Yes, that means that there are people out there who will read one of my stories and tell me it could’ve been better. But every story can always be better. Every single one ever published. And no story will appeal to all readers. Ever. But the stories I publish are me. They are consistently mine. People may not like what my characters do or what they value or the level of action/emotion/exposition/etc. in my novels, but for those who do like my worldview they know they’ll get a novel that delivers what they like.

I did have three subject matter experts read the non-fiction title to make sure I wasn’t saying anything dramatically controversial but at the end of the day that was my take on a field where I have twenty years of expertise. It was delivered in my voice and with my opinions based on my experience.

And, sure, maybe I could pay a few hundred dollars and have someone find five extra typos, but I don’t think it’s worth the expense. It’s certainly not worth it on the fiction side to find someone who may not know any more about writing than I do to tell me what they think is wrong with my story.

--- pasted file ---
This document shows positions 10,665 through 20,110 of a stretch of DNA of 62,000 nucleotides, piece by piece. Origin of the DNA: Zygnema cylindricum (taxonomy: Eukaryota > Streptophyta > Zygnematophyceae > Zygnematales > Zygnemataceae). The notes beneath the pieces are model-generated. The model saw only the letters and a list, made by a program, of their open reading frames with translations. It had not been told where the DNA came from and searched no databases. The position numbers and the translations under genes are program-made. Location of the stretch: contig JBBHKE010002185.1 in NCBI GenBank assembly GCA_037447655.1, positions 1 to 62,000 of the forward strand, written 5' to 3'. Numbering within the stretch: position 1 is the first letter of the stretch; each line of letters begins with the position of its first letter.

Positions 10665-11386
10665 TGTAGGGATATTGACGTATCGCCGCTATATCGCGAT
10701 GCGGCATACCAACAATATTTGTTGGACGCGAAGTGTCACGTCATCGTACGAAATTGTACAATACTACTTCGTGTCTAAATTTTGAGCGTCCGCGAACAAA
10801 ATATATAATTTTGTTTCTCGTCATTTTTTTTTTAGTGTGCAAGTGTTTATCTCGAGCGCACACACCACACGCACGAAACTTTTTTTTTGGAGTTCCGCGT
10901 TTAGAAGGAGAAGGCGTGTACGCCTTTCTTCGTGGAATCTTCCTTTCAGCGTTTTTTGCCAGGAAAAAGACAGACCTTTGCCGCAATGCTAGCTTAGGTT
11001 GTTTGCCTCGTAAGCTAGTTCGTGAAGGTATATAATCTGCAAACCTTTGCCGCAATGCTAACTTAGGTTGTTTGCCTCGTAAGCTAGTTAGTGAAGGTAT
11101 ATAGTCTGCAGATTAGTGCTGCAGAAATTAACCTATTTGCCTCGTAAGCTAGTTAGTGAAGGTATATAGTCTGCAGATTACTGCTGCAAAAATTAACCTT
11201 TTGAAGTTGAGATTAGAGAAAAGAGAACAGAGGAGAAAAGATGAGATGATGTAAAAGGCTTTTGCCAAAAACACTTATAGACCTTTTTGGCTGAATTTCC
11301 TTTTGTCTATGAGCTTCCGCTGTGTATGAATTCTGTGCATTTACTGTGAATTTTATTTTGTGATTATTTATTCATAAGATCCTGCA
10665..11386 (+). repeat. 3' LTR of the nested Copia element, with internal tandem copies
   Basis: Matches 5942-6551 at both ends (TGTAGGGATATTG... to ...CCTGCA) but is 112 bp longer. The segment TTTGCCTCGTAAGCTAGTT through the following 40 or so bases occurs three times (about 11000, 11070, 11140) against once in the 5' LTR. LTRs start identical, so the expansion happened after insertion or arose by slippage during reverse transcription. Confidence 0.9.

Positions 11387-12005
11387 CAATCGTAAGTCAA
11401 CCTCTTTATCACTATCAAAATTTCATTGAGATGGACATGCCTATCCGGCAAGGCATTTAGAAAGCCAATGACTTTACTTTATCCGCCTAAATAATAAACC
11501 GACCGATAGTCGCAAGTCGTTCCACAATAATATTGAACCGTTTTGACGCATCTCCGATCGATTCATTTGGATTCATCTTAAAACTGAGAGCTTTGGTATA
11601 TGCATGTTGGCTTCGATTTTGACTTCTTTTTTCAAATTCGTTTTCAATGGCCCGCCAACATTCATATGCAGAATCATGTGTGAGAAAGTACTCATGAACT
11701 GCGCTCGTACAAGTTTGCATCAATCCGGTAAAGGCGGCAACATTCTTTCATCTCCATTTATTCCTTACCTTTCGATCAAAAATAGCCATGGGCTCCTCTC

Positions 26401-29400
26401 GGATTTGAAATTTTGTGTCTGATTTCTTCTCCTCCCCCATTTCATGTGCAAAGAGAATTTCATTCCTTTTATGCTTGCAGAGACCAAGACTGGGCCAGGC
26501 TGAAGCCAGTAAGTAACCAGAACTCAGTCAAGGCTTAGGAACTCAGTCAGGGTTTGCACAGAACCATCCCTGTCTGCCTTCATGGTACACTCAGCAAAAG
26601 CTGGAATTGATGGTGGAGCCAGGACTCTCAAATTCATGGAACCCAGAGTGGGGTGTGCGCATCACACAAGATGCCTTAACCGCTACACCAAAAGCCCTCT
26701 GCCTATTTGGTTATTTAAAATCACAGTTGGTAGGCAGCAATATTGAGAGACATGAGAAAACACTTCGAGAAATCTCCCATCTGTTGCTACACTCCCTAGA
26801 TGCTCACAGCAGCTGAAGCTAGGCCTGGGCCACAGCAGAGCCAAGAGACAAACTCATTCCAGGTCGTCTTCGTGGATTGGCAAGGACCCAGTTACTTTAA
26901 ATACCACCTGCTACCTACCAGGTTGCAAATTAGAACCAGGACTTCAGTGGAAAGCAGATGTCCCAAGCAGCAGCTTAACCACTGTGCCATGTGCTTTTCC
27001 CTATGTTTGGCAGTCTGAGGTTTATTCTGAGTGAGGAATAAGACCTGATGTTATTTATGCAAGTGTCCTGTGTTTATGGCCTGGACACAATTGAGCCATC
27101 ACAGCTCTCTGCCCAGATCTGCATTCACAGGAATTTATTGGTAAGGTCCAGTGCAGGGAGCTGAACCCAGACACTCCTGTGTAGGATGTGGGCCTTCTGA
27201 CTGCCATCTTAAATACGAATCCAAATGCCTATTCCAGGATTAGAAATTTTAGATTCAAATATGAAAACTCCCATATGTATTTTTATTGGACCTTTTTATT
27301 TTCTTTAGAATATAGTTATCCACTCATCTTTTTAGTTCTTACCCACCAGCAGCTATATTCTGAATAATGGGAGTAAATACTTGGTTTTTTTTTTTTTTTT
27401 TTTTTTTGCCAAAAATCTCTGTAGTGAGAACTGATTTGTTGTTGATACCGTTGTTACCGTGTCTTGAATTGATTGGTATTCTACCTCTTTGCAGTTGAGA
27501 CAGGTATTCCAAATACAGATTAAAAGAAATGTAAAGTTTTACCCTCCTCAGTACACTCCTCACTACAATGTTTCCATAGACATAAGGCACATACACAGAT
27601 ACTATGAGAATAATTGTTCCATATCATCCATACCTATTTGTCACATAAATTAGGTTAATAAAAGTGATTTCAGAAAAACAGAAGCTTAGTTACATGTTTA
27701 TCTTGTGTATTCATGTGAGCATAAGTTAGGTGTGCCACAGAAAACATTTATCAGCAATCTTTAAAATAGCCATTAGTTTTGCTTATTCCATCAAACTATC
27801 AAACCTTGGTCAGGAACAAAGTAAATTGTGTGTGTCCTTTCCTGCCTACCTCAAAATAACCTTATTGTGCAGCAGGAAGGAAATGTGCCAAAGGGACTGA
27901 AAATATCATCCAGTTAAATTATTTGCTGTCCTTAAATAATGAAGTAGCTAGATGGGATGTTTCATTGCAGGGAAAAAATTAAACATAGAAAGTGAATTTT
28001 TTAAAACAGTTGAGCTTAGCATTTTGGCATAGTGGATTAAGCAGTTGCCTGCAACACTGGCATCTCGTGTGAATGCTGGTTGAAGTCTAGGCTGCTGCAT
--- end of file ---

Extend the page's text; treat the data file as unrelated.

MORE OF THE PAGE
I format my own files as well.

Nowadays I use Vellum for ebooks and for fiction print books. But before I purchased Vellum a well-formatted Word file worked just fine. (Styles are your friend.) I still use Word to format my non-fiction print books using the free template from Amazon. I’m not trying to deliver the most beautifully formatted book out there. I’m just trying to deliver my words in a way that lets the reader absorb them easily and without distraction.

I also upload the files myself.

And write my own blurbs.

(Again, my blurbs may not be the best blurbs that could possibly be written for each book, but they’re mine so they fit perfectly with what someone will actually get when they buy the book.)

Because of all of that I was able to write, prepare, and publish two books for $2.

And my time.

The reason you might pay someone to do these things for you instead is because there’s a learning curve. My first-ever cover was absolutely horrid. I did not know how bad it was. I thought I’d done a good job with it.

But that’s the beauty of self-publishing. A cover can be changed out in a day. It will only live on on Goodreads if you were unfortunate enough for it to make it there. (Which for that book I was not.)

As a new writer I had that time. And really, honestly, if I’d paid for those services back then I would’ve been throwing my money away because I didn’t know enough to judge what I was paying for.

I have no doubt there are “formatters” out there right now charging a couple hundred bucks to run a file through Vellum because there are authors out there who don’t know better and will pay them for that.